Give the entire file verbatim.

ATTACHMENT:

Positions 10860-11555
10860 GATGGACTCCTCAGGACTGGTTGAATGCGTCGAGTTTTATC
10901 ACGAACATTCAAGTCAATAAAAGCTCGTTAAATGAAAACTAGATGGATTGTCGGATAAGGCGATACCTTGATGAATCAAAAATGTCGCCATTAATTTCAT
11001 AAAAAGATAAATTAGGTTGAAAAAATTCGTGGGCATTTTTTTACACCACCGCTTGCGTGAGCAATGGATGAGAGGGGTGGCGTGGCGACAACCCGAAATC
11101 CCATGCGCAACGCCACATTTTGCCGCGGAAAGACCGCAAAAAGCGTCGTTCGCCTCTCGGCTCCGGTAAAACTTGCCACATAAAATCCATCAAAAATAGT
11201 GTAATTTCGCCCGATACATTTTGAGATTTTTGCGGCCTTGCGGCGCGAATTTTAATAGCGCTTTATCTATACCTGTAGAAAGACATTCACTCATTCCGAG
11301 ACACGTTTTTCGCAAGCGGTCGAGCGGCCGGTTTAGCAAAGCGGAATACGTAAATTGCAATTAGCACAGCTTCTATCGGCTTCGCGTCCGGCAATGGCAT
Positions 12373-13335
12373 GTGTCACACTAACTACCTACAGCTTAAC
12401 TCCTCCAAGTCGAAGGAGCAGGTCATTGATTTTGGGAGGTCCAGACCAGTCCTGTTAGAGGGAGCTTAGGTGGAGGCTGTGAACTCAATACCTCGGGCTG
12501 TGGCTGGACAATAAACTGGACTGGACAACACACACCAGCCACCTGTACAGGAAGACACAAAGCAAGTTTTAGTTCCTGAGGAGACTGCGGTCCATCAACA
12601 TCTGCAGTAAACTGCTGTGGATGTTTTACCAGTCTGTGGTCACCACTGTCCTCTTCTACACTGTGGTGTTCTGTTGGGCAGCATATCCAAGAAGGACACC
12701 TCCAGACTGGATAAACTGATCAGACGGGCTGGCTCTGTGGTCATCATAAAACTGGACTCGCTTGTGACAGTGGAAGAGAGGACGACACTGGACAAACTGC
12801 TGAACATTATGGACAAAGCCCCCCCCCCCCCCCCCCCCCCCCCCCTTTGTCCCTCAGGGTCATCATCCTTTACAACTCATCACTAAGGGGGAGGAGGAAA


Positions 10860-11555
10860 GATGGACTCCTCAGGACTGGTTGAATGCGTCGAGTTTTATC
10901 ACGAACATTCAAGTCAATAAAAGCTCGTTAAATGAAAACTAGATGGATTGTCGGATAAGGCGATACCTTGATGAATCAAAAATGTCGCCATTAATTTCAT
11001 AAAAAGATAAATTAGGTTGAAAAAATTCGTGGGCATTTTTTTACACCACCGCTTGCGTGAGCAATGGATGAGAGGGGTGGCGTGGCGACAACCCGAAATC
11101 CCATGCGCAACGCCACATTTTGCCGCGGAAAGACCGCAAAAAGCGTCGTTCGCCTCTCGGCTCCGGTAAAACTTGCCACATAAAATCCATCAAAAATAGT
11201 GTAATTTCGCCCGATACATTTTGAGATTTTTGCGGCCTTGCGGCGCGAATTTTAATAGCGCTTTATCTATACCTGTAGAAAGACATTCACTCATTCCGAG
11301 ACACGTTTTTCGCAAGCGGTCGAGCGGCCGGTTTAGCAAAGCGGAATACGTAAATTGCAATTAGCACAGCTTCTATCGGCTTCGCGTCCGGCAATGGCAT
Positions 12373-13335
12373 GTGTCACACTAACTACCTACAGCTTAAC
12401 TCCTCCAAGTCGAAGGAGCAGGTCATTGATTTTGGGAGGTCCAGACCAGTCCTGTTAGAGGGAGCTTAGGTGGAGGCTGTGAACTCAATACCTCGGGCTG
12501 TGGCTGGACAATAAACTGGACTGGACAACACACACCAGCCACCTGTACAGGAAGACACAAAGCAAGTTTTAGTTCCTGAGGAGACTGCGGTCCATCAACA
12601 TCTGCAGTAAACTGCTGTGGATGTTTTACCAGTCTGTGGTCACCACTGTCCTCTTCTACACTGTGGTGTTCTGTTGGGCAGCATATCCAAGAAGGACACC
12701 TCCAGACTGGATAAACTGATCAGACGGGCTGGCTCTGTGGTCATCATAAAACTGGACTCGCTTGTGACAGTGGAAGAGAGGACGACACTGGACAAACTGC
12801 TGAACATTATGGACAAAGCCCCCCCCCCCCCCCCCCCCCCCCCCCTTTGTCCCTCAGGGTCATCATCCTTTACAACTCATCACTAAGGGGGAGGAGGAAA